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Production of crude oil and natural gas liquids in the USSR in 1982 averaged 12.26 million b/d. Total gas production reached 17.66 tcf. About 100 new fields were discovered, but apparently none were major finds that could significantly influence production in the country. Conditions for exploration continued to worsen as exploratory drilling produced a larger share of small fields that were located in more remote areas and were characterized by less productive reservoir rocks.
The major gain in oil reserves, as well as in production, was again obtained in West Siberia, although even there exploration encountered a lack of first-class prospects. The major increase in gas reserves came from northern West Siberia and from the eastern Turkmen and western Uzbek Republics. Significant exploration successes were achieved along the periphery of the North Caspian basin in the Kazakh Republic and adjoining regions of the Russian Republic. This basin may become an important producing region in the near future. Successful first finds were also made in the eastern part of the East Siberian platform, where the importance of new oil discoveries is being evaluated. At the same time, the absence of significant discoveries in most basins of the European USSR points to furthe declines in oil production in these old producing regions.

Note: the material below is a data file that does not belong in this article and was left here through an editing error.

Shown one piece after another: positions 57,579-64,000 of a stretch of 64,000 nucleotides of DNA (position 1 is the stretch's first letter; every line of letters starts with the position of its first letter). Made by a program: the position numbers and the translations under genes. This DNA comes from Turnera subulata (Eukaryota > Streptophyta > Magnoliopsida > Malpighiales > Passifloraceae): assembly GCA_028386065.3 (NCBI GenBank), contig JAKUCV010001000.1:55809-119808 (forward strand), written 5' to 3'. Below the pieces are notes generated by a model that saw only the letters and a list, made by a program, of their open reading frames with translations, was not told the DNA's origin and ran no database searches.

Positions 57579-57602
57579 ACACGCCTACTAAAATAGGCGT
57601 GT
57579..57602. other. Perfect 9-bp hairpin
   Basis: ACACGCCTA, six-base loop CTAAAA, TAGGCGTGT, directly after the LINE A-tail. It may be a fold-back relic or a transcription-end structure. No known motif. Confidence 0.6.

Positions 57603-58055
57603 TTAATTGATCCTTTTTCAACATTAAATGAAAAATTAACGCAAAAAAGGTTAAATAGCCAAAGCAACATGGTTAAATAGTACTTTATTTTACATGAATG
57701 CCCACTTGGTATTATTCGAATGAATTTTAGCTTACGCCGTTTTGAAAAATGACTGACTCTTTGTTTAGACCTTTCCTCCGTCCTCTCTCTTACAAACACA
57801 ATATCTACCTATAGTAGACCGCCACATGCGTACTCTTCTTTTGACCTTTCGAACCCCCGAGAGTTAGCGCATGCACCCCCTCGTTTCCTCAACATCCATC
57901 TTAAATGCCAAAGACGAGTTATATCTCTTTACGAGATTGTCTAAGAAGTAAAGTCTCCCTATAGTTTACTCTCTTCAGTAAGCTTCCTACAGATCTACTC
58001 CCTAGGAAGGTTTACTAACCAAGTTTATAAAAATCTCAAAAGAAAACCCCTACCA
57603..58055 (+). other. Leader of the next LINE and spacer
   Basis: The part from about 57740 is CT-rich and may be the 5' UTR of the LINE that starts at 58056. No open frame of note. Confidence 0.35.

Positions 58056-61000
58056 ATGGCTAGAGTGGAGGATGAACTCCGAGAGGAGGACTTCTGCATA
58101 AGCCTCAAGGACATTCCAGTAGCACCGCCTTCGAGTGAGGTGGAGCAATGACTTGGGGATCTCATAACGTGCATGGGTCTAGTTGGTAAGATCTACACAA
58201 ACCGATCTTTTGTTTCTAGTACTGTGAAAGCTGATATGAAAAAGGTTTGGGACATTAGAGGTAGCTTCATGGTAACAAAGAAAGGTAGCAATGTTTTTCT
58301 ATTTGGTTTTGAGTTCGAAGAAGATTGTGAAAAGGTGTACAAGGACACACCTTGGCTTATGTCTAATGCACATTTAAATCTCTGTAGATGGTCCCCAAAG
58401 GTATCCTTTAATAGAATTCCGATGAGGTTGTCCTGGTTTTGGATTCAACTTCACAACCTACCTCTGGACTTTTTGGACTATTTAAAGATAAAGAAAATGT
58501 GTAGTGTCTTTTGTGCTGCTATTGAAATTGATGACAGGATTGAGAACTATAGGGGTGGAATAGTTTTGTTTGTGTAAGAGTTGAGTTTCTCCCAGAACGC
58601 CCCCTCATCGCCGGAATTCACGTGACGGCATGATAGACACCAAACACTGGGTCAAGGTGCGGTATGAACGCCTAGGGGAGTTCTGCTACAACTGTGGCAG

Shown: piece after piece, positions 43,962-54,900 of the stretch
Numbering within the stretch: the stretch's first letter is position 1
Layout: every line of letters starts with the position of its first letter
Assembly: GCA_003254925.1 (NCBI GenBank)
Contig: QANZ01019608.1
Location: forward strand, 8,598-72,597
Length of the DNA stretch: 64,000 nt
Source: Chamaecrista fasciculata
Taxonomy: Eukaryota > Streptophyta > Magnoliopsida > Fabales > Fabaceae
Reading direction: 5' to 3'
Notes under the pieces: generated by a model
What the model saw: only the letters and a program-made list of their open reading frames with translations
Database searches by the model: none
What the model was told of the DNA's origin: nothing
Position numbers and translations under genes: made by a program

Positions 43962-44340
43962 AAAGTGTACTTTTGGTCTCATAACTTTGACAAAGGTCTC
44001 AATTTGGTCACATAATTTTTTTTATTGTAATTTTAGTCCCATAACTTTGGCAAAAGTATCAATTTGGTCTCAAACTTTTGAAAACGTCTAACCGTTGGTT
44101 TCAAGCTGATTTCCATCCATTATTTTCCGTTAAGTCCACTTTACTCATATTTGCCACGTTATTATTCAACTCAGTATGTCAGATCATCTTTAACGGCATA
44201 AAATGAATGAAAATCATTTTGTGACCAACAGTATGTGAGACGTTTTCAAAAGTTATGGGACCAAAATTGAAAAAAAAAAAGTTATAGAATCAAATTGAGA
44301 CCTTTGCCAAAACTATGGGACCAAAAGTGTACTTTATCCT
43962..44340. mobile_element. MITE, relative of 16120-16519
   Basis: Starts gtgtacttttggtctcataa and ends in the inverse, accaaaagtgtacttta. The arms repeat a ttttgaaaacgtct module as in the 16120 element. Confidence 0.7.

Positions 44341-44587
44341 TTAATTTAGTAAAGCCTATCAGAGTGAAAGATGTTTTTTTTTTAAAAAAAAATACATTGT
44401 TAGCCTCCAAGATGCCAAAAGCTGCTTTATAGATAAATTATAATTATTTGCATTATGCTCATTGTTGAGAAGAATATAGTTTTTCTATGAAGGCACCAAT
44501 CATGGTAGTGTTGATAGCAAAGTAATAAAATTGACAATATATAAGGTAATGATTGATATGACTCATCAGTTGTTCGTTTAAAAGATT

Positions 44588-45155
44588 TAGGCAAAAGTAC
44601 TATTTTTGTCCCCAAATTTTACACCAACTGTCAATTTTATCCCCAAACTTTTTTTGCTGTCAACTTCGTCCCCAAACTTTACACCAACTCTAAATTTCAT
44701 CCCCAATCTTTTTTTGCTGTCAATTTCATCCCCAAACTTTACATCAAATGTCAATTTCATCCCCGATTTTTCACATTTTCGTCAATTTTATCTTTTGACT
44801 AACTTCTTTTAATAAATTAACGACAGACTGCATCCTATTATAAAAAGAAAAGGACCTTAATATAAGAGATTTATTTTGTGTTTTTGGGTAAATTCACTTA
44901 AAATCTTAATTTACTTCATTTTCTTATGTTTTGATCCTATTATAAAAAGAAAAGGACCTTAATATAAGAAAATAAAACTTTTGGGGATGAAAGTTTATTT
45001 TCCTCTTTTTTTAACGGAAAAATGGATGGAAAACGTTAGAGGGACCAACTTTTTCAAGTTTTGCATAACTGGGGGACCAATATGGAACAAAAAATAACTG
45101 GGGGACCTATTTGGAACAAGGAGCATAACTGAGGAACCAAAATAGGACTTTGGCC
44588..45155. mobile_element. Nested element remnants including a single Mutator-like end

In 1982, the USSR increased its efforts in offshore oil exploration. The Caspian Sea fleet of mobile rigs rose to 6 units. Three mobile rigs were ordered from Finland for exploration in the Barents Sea. Offshore exploration also continued in the Sea of Okhotsk off Sakhalin Island and in the Black Sea. Preparations were made to begin drilling in the Baltic Sea.
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